How To Protect Your Data
by Sumona Business Security Systems 29 June 2022
In recent years, the world has become increasingly conscious of data.
Touted as one of the most valuable tools to keep in your arsenal as a business, data can help companies identify opportunities, delve into customer behavior and predict market conditions.
As data is so valuable, it’s no surprise that the UK is on the brink of a major cyber-attack. If you’d like to protect yourself and your business from threats, read on.
Top Tips To Protect Your Data
- Embrace encryption
- Stay updated
- Implement a need-to-know basis
- Train employees
1. Embrace encryption
One way to ensure data security is to embrace encryption. Data encryption is a process that scrambles text in a way that means it can only be read by a person who has the code, or key.
This means that by encrypting your data, you are making it difficult for hackers or bots to read data on both the sending and receiving end. This is especially important given that 39% of UK businesses have been victims of cyberattacks.
One easy way to protect your data is by encrypting a USB stick as well as the individual files stored on it. That way, you can avoid being on the receiving end of an attack.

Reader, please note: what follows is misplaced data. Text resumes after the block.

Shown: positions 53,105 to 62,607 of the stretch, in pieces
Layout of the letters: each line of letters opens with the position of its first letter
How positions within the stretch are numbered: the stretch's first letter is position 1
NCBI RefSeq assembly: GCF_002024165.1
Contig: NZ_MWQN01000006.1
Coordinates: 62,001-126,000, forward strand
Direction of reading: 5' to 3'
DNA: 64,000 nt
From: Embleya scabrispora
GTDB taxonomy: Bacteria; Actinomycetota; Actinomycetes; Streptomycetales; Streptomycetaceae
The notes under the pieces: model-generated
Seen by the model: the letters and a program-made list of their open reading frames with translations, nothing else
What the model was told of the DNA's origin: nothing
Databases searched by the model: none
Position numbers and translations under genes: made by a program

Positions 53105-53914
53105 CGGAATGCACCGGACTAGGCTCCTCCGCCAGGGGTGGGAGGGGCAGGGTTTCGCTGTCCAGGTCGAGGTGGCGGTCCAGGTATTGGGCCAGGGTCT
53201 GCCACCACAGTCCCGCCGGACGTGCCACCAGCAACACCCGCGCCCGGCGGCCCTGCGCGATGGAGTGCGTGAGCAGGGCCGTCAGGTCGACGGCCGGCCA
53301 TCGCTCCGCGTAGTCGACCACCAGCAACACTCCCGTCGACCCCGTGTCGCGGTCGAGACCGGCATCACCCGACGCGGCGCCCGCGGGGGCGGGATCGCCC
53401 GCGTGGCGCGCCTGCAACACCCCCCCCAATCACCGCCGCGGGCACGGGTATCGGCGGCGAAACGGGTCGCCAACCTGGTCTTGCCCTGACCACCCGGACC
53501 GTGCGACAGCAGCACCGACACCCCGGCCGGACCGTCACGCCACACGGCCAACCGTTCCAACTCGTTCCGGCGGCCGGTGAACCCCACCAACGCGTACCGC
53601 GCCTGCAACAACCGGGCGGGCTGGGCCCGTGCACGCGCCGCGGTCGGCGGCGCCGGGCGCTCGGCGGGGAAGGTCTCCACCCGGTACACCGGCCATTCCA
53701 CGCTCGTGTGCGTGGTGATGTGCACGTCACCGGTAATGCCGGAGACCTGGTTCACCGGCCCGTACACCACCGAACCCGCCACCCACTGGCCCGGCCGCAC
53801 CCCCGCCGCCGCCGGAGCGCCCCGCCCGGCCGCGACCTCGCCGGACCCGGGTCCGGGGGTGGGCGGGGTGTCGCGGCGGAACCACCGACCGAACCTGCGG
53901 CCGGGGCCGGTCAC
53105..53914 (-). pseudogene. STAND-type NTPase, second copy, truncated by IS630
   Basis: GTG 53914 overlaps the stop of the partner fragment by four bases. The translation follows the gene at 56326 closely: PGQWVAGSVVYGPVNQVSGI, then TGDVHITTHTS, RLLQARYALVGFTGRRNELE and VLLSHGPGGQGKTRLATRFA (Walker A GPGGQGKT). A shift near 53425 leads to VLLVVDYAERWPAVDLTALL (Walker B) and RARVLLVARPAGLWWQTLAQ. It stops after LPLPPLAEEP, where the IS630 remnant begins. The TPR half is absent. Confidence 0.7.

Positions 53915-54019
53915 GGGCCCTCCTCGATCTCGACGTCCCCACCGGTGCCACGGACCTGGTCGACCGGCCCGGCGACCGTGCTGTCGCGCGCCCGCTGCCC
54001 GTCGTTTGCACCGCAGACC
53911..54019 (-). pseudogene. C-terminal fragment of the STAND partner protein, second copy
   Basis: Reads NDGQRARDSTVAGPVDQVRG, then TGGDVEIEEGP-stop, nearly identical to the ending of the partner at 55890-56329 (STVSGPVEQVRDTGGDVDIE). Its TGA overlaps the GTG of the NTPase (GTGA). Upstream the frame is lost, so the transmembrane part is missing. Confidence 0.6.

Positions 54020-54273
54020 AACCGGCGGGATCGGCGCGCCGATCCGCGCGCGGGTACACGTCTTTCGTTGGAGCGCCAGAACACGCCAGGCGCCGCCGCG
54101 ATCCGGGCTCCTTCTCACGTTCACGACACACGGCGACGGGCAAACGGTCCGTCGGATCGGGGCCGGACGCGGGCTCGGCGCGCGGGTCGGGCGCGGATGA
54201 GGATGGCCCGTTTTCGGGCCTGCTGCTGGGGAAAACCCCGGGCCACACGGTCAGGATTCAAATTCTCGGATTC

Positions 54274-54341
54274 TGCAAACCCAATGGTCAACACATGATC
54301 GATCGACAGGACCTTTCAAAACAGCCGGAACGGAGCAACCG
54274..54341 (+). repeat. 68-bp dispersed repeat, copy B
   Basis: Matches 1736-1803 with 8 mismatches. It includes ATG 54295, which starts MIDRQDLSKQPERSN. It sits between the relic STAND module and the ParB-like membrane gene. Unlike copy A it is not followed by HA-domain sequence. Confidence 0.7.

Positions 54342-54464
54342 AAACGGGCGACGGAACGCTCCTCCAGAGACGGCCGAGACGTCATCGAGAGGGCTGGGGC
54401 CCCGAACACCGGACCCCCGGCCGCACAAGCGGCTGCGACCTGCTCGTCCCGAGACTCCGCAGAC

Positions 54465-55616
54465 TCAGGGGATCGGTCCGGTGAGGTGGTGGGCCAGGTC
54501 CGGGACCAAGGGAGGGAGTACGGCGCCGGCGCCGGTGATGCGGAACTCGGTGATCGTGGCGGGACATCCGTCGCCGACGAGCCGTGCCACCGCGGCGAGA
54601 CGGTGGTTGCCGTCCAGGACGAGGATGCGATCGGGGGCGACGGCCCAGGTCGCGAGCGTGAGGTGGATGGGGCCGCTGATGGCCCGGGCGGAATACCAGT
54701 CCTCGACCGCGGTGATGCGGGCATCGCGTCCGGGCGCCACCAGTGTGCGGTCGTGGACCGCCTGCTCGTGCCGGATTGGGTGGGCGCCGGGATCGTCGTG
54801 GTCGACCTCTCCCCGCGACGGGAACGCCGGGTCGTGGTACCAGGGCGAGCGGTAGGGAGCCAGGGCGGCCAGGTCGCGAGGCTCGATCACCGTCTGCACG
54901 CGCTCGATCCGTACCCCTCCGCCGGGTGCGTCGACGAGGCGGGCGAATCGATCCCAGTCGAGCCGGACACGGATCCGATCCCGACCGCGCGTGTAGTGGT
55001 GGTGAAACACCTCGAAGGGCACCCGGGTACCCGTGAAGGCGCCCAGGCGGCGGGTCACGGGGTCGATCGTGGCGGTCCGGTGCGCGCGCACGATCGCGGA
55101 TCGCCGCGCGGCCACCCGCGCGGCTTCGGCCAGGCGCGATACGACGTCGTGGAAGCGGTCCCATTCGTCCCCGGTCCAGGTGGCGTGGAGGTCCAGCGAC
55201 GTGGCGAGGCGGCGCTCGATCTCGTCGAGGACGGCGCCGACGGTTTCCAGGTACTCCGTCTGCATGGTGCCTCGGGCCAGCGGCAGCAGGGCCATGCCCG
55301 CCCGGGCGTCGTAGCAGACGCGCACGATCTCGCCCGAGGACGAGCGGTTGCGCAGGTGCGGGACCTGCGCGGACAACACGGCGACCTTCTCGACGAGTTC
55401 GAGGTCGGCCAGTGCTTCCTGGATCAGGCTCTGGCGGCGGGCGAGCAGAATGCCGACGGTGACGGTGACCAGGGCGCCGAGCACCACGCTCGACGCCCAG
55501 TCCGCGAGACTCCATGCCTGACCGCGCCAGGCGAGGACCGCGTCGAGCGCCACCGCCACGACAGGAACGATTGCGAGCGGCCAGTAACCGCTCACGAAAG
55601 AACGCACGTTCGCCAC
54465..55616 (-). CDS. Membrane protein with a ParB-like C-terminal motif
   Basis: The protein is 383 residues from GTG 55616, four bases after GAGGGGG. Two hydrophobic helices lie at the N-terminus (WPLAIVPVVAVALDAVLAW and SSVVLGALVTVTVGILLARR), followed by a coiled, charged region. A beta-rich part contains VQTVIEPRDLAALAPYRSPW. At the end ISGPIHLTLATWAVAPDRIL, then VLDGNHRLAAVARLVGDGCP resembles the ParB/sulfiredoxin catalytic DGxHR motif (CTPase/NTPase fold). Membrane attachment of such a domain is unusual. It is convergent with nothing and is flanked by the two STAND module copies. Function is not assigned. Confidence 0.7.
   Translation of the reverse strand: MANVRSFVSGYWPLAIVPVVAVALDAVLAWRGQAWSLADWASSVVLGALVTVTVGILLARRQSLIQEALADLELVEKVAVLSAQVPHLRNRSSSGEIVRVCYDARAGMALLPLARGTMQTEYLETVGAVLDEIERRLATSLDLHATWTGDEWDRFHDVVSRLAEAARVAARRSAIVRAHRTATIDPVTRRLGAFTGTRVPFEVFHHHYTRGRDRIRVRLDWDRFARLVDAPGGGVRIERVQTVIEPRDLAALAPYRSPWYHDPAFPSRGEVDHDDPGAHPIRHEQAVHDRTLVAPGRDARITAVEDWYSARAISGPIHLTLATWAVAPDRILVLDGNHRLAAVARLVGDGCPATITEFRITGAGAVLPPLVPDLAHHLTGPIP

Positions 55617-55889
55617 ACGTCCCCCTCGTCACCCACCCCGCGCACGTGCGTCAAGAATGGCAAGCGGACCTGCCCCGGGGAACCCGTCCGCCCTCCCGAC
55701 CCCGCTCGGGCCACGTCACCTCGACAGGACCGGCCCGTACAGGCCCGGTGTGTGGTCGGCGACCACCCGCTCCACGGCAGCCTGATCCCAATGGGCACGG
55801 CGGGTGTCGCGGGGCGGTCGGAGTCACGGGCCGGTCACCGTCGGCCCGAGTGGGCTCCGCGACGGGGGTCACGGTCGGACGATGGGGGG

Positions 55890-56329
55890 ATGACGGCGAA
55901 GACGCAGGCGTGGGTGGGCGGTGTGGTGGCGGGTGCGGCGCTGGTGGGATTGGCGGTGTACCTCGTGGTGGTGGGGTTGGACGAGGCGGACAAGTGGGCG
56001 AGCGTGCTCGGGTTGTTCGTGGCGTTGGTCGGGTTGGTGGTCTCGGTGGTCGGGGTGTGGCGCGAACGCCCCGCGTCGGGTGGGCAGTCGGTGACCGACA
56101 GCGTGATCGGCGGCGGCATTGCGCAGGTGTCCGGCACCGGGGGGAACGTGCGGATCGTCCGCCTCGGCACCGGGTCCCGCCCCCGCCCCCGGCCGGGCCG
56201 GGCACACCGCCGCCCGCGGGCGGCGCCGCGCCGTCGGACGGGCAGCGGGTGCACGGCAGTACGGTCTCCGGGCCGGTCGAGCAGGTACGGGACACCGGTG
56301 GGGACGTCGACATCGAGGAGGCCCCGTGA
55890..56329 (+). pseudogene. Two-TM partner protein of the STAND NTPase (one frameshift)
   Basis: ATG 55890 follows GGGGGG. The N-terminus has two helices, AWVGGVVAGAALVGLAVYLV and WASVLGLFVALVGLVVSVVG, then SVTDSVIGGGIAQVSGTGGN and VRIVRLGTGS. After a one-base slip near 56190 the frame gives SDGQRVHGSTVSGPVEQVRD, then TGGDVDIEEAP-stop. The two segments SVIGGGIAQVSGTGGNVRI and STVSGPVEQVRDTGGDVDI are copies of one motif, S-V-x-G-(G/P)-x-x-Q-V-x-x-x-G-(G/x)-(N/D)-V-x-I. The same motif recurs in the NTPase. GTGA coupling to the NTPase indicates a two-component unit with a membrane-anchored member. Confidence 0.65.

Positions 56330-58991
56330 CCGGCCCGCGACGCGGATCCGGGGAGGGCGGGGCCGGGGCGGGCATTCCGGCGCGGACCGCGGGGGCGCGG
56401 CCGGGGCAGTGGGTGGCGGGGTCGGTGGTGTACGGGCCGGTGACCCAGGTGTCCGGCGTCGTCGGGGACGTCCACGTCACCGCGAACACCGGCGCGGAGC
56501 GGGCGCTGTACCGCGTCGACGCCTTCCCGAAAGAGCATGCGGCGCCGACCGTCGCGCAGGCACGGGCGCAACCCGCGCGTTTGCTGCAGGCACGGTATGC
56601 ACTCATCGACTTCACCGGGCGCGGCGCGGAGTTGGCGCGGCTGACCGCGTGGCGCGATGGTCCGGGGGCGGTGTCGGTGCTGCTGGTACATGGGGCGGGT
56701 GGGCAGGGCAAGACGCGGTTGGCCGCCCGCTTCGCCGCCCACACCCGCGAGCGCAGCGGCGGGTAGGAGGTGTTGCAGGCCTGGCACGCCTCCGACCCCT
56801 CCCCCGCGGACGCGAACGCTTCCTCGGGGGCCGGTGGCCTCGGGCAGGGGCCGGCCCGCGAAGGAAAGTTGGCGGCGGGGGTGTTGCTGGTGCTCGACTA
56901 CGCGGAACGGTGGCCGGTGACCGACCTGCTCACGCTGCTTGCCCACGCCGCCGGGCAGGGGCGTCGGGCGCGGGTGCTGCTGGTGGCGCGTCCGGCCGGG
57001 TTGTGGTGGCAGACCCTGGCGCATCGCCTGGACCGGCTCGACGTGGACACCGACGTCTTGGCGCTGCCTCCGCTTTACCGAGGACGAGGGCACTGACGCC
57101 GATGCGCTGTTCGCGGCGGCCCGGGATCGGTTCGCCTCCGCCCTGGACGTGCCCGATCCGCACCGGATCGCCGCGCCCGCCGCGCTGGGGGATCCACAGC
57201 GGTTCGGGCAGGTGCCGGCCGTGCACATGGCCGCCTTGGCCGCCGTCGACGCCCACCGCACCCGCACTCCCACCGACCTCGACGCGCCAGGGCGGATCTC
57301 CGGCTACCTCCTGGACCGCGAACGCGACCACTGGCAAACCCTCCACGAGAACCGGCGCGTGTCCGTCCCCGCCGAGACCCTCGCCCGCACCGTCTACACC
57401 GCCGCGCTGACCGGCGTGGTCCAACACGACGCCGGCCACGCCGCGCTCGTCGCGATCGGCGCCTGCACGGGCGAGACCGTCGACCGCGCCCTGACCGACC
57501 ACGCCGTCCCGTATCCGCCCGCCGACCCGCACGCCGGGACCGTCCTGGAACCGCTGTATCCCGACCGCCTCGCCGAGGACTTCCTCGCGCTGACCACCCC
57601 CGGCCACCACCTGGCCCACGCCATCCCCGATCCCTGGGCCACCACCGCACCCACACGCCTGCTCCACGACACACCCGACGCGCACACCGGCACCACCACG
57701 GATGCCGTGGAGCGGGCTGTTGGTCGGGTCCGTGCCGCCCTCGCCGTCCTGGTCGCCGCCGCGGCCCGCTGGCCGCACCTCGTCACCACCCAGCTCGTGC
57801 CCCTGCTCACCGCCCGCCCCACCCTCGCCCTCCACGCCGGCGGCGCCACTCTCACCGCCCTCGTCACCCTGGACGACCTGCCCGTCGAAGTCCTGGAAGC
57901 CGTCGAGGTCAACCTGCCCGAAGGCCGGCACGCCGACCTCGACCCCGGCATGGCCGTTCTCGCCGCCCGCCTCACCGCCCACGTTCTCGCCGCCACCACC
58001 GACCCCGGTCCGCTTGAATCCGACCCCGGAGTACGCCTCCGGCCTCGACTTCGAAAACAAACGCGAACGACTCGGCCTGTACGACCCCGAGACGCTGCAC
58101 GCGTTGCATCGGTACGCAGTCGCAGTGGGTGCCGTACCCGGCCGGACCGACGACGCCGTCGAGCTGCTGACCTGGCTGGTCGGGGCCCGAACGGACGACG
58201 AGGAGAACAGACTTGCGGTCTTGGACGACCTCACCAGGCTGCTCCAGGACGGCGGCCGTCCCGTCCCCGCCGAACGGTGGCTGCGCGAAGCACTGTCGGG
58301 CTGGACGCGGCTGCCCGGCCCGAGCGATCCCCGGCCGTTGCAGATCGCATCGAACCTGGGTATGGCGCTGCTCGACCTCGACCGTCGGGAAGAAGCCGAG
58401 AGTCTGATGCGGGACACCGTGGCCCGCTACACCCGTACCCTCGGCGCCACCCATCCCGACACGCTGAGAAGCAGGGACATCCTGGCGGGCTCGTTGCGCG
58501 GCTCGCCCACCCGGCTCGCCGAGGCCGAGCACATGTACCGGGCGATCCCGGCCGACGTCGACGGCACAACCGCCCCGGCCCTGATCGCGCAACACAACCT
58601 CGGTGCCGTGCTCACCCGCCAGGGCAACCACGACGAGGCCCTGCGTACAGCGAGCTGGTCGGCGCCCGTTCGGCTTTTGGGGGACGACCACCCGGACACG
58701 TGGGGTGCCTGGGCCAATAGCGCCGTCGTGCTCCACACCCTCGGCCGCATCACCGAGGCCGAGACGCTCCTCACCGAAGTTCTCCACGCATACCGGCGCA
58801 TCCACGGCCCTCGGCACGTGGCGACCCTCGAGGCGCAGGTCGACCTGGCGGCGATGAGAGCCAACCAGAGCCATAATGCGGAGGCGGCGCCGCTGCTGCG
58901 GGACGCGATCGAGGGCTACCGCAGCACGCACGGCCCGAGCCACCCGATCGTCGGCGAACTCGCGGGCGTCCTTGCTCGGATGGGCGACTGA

2. Stay updated
As well as keeping up to date with the latest legislation, keeping your systems up to date is a sure-fire way to stay protected.
It may seem like a tedious task, especially as you’ve got plenty of other things to be thinking about, but keeping up to date with your software can ensure your technology is safe.
3. Implement a need-to-know basis
Chances are, in most companies, not every employee needs access to all the company data. As such, it’s good practice to implement a need-to-know basis.
Most employees should be free to access the data they use daily (for example, the marketing department should have access to customer data) but other data should be securely locked away.
By keeping valuable data locked and not accessible to all employees, you can reduce the risk of a data breach or hackers gaining access to important data that you don’t want to be leaked.
4. Train employees
Finally, it’s important to train your employees properly. Whilst all customer-facing employees will have had thorough GDPR training to teach them how to handle data, it’s also important to ensure your staff knows what to do in the event of a cyberattack. By setting up drills that help employees spot phishing emails or internal data breaches, you can improve your data handling skills and avoid breaches.
Although protecting your data isn’t top on the list of ‘fun things to do’, it’s important if you’re going to keep your (and your customers’!) valuable data secure as a business.
If you haven’t already taken steps to secure your data, what’s stopping you?